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Plans for children's cancer research centre in Newcastle

Musician Sting and TV writing duo Dick Clement and Ian La Frenais of 'Auf Wiedersehen Pet' fame are amongst respected names from the world of music, stage, business and community work to have become patrons of the Future Fund.

The Fund aims to raise £5.5 million to create the Newcastle University Centre for Childhood Cancer, a state-of-the-art facility where the city’s academics can accelerate the children’s cancer research and treatment that has already earned them international recognition.

The project is a collaborate effort between the University, the North of England Children’s Cancer Research (NECCR) charity and Newcastle Hospitals’ Great North Children’s Hospital (GNCH).

The nine local heroes to have thrown their weight behind the campaign are all either from the North East or have strong links to the region. The individuals, who all were nominated by the public as being some of the area’s most influential people as part of the NewcastleGateshead Initiative’s Local Hero campaign, are:

  • David Almond, award-winning author of children’s book Skellig, which was later adapted into an opera with Sage Gateshead.
  • Dame Margaret Barbour DBE, businesswoman who reinvented luxury lifestyle brand Barbour of South Shields.
  • Professor Sir John Burn, Professor of Clinical Genetics at Newcastle University.
  • Dick Clement and Ian La Frenais, screenwriters, film directors and producers who were co-creators of classic British comedies Auf Wierdersehen Pet, The Likely Lads and Porridge.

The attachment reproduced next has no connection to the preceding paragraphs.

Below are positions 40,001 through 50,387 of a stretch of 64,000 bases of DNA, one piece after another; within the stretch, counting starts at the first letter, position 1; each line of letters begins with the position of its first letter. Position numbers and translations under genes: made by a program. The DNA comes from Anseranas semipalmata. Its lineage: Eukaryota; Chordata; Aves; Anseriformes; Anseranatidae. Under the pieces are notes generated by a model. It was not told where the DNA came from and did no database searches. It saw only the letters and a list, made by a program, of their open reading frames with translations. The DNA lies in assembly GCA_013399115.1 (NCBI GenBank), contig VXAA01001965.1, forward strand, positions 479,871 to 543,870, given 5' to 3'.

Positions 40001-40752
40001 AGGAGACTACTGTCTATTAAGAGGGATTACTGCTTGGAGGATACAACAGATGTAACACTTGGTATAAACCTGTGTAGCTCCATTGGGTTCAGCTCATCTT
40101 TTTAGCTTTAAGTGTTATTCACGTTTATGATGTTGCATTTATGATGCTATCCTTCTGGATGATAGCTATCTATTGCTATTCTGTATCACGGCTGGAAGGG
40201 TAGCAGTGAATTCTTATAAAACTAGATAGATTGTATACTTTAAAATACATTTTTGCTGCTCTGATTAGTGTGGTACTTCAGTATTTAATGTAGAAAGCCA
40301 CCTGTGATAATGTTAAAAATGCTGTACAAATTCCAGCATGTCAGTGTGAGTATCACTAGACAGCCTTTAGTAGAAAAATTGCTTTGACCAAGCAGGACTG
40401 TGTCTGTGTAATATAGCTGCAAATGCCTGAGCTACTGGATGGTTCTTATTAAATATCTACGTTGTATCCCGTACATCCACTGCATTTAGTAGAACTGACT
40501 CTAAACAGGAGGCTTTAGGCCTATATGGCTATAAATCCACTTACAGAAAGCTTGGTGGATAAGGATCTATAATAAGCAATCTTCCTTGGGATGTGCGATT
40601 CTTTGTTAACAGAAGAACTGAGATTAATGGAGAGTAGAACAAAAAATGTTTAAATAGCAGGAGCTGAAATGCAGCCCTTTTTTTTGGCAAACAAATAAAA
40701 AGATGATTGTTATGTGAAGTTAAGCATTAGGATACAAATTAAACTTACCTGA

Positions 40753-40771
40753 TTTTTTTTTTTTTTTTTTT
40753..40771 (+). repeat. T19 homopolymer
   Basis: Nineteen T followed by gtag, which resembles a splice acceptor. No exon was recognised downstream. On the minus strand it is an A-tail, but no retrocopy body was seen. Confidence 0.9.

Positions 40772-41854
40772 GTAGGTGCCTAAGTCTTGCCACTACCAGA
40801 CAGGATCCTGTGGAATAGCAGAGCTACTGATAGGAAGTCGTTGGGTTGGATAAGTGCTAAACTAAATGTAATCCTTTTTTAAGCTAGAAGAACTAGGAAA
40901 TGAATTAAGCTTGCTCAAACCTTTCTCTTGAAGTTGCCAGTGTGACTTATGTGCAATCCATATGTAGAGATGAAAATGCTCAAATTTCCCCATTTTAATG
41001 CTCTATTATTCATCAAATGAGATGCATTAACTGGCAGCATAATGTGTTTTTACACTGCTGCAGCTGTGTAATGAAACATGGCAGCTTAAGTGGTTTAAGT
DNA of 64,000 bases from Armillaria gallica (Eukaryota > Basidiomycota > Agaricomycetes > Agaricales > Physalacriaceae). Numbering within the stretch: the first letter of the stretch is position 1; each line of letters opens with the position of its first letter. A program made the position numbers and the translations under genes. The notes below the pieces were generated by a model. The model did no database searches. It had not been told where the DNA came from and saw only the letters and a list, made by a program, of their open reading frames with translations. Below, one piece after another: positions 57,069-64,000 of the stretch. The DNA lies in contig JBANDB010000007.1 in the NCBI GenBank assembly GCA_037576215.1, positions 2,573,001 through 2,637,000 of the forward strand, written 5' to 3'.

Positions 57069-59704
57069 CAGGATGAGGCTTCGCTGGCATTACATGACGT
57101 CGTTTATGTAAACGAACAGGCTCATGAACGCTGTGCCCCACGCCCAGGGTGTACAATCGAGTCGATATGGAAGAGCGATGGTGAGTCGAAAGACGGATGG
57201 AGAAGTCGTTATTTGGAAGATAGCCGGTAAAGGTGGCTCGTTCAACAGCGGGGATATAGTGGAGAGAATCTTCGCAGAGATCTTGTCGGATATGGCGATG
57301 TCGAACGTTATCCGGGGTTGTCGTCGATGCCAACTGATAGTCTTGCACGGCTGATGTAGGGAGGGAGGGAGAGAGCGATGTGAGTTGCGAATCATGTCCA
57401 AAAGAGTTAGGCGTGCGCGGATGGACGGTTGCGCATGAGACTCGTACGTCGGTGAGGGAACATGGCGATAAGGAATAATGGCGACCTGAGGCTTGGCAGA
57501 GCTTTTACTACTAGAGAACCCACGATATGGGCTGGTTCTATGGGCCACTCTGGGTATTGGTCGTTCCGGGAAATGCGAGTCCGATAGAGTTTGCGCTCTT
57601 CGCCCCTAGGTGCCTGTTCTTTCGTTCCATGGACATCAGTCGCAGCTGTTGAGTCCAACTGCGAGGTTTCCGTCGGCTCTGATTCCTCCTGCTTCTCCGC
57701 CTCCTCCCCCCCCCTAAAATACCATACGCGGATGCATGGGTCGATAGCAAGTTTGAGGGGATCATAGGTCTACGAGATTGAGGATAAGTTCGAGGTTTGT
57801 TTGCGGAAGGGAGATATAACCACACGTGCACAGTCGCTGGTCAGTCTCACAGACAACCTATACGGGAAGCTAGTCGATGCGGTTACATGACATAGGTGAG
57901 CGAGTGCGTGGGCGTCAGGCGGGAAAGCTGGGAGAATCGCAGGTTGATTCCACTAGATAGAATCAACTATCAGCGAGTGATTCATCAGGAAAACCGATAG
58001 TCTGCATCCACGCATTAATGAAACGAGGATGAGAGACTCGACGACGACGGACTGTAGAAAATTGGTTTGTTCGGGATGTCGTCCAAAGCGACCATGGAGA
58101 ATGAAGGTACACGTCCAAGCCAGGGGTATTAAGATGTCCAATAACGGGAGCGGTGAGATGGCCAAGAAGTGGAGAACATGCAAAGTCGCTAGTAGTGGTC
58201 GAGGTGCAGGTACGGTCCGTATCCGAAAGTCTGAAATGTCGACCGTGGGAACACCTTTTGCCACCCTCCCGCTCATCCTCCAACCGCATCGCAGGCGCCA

• Ray Jackson and Ray Laidlaw, of Newcastle folk-rock band Lindisfarne which went to the top of the charts with its much-loved album Fog on the Tyne in 1971.
  • Doreen ‘Granny’ Jardine, community activist who has been making a difference in the neighbourhood of Blakelaw in Newcastle for over 60 years.
  • Sting CBE, composer, singer, author, actor, activist who was born in Wallsend before moving to London in 1977 to form The Police with Andy Summers and Stewart Copeland.



School holidays put extra burden on family food budgets

1 in 6 pupils in the North East are not getting enough to eat in the school holidays.

Over a quarter of parents say that the school holidays put an extra burden on their food budget and 17% say they struggle to feed their children three meals a day.

The research by Kellogg's also reveals that 42% of teachers notice children coming back after the holidays with signs of weight loss.

Term time breaks put an extra burden on the family food budget and last August, food bank usage increased by over 21% compared to the same time in June.

Ant and Dec nominate Shearer for ice bucket challenge

Ant and Dec join Cheryl and Newcastle United players and coaches in taking part in the ice bucket challenge. They've chosen to nominate former footballer Alan Shearer:

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